Performance of European cross-country oil pipelines. Statistical summary of reported spillages in 2013 and since 1971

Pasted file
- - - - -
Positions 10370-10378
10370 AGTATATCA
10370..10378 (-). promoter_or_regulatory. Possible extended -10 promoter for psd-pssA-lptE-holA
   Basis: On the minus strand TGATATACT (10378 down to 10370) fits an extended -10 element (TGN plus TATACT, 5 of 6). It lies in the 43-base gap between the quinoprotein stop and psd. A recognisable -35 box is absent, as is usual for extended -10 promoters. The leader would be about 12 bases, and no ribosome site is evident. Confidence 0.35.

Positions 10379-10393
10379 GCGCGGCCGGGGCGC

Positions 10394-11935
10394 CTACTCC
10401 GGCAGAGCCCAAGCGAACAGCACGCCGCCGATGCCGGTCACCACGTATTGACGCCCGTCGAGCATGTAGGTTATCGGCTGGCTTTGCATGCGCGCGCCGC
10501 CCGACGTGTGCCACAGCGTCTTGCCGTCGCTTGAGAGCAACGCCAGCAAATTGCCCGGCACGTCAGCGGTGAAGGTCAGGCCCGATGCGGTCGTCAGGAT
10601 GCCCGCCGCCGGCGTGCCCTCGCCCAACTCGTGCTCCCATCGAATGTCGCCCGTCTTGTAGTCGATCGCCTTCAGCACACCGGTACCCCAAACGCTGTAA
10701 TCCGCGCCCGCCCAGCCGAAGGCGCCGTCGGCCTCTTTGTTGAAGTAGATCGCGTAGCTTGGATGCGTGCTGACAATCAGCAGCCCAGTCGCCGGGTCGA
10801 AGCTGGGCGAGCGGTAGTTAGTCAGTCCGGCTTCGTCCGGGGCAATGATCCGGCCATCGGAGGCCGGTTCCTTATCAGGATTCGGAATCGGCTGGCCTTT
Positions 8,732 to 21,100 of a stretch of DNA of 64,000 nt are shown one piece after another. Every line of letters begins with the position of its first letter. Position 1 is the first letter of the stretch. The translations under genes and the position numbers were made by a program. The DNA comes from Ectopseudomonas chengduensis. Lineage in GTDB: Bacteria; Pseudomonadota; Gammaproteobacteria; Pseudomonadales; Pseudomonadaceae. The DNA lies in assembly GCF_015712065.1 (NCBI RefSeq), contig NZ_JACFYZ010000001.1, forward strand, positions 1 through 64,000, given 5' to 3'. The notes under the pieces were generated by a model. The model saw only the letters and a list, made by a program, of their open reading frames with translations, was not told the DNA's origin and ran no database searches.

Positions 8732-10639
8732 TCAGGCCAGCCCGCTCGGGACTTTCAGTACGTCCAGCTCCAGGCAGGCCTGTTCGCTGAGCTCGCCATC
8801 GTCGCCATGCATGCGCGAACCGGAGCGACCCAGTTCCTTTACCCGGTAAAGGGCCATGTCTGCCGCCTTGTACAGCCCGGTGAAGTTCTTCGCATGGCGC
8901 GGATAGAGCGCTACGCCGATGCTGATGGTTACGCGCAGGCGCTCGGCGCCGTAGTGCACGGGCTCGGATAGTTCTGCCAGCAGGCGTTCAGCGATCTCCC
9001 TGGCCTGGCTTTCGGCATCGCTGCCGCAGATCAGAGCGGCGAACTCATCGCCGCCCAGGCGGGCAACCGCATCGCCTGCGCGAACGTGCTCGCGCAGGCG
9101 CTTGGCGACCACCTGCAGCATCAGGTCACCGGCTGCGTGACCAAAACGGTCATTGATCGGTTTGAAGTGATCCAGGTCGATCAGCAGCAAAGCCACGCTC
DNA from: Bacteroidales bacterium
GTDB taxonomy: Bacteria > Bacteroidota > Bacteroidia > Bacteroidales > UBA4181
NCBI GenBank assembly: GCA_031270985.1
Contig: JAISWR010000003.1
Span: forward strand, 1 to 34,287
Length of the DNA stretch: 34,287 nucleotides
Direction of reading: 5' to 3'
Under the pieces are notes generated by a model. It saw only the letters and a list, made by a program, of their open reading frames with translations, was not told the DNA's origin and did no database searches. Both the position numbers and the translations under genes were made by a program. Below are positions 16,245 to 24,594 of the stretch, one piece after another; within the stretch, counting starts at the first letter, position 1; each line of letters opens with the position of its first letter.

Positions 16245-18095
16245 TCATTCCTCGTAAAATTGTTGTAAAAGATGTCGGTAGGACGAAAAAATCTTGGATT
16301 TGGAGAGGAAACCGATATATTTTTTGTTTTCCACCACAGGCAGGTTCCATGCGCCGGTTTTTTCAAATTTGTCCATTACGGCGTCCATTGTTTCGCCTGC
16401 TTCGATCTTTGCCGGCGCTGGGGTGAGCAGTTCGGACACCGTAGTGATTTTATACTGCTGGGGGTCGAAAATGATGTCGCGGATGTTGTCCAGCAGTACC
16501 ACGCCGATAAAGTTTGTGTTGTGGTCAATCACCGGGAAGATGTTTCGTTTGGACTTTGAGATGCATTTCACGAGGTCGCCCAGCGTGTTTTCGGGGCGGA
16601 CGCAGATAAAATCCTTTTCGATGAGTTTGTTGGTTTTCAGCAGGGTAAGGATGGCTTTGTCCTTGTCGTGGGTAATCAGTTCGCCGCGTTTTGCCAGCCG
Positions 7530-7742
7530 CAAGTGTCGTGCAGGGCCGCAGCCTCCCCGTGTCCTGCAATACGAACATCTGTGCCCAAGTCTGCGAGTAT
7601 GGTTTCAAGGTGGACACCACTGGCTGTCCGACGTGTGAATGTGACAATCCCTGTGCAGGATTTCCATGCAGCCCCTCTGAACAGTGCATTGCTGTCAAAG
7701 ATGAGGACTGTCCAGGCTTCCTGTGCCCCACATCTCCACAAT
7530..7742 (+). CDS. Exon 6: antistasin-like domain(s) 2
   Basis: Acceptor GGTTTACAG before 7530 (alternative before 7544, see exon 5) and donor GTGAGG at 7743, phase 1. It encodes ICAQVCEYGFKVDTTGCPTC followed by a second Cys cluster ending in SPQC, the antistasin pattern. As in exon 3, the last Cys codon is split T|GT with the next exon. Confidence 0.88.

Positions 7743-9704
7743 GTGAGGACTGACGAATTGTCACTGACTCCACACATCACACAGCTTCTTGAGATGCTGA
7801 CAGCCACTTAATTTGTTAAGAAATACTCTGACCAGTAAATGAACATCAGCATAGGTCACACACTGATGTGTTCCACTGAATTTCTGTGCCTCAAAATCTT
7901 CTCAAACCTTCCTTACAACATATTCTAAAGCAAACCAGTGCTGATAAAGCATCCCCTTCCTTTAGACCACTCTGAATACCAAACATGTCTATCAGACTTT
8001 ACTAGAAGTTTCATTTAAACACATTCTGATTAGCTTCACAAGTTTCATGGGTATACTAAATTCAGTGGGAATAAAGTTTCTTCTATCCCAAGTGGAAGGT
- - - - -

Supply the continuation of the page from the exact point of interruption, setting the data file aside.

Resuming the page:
Concawe has collected 43 years of spillage data on European cross-country oil pipelines. At over 36,000 km the inventory covered currently includes the vast majority of such pipelines in Europe, transporting some 680 million m3 per year of crude oil and oil products. This report covers the performance of these pipelines in 2013 and a full historical perspective since 1971. The performance over the whole 43 years is analysed in various ways, including gross and net spillage volumes, and spillage causes grouped into five main categories: mechanical failure, operational, corrosion, natural hazard and third party. The rate of inspections by in-line tools (inspection pigs) is also reported. The main feature of this 2013 survey is the dramatic rise of spillages related to product theft attempts, 18 of which were reported. Another 8 spillage incidents were reported in 2013, corresponding to 0.23 spillages per 1000 km of line, above the 5-year average of 0.18 but well below the long-term running average of 0.48, which has been steadily decreasing over the years from a value of 1.2 in the mid-70s. There were no fires, fatalities or injuries connected with these spills. 3 incidents was due to mechanical failure, 1 to operational error, 1 to corrosion, and 3 were connected to third party activities (other than theft). Over the long term, third party activities remain the main cause of spillage incidents and the apparent rise of theft attempts will only increase this proportion.